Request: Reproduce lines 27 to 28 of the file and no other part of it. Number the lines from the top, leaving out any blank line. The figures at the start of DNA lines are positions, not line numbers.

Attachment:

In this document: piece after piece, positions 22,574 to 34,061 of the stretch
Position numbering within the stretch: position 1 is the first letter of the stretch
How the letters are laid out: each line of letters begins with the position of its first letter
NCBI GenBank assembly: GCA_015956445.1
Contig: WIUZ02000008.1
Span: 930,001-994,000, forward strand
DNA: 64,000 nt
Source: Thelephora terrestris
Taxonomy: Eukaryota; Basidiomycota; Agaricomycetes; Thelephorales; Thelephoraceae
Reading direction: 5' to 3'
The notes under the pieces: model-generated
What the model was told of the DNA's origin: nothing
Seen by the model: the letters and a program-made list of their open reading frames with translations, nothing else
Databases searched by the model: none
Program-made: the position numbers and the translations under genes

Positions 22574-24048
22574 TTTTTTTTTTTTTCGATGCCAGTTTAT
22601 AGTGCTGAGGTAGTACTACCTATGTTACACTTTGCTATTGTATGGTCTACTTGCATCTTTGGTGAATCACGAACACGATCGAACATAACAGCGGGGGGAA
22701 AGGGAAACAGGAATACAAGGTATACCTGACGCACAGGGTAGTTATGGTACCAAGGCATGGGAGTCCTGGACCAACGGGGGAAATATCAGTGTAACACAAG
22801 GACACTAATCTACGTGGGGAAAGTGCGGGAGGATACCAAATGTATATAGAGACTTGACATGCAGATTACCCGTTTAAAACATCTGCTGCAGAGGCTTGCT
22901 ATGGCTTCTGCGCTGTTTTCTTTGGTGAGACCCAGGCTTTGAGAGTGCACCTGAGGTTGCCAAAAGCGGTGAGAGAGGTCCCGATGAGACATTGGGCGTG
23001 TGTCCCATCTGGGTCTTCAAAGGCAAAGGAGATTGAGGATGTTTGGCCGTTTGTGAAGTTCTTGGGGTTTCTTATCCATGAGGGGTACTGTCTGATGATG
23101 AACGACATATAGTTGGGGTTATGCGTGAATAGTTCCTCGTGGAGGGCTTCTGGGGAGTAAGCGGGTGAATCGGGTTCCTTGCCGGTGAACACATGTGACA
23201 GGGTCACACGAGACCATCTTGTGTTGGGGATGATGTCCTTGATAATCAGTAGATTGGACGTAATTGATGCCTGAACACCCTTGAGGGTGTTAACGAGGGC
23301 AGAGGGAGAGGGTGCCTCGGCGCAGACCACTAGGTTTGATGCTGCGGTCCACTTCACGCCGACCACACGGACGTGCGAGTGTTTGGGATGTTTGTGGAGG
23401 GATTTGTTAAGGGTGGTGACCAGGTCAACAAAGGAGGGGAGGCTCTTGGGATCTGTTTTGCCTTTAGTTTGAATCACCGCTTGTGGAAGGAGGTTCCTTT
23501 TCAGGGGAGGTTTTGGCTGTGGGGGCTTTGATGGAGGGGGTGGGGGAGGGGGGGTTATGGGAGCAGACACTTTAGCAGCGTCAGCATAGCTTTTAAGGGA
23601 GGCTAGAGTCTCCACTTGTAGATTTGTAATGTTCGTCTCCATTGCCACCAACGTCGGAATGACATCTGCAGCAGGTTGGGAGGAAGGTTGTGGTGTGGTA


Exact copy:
23501 TCAGGGGAGGTTTTGGCTGTGGGGGCTTTGATGGAGGGGGTGGGGGAGGGGGGGTTATGGGAGCAGACACTTTAGCAGCGTCAGCATAGCTTTTAAGGGA
23601 GGCTAGAGTCTCCACTTGTAGATTTGTAATGTTCGTCTCCATTGCCACCAACGTCGGAATGACATCTGCAGCAGGTTGGGAGGAAGGTTGTGGTGTGGTA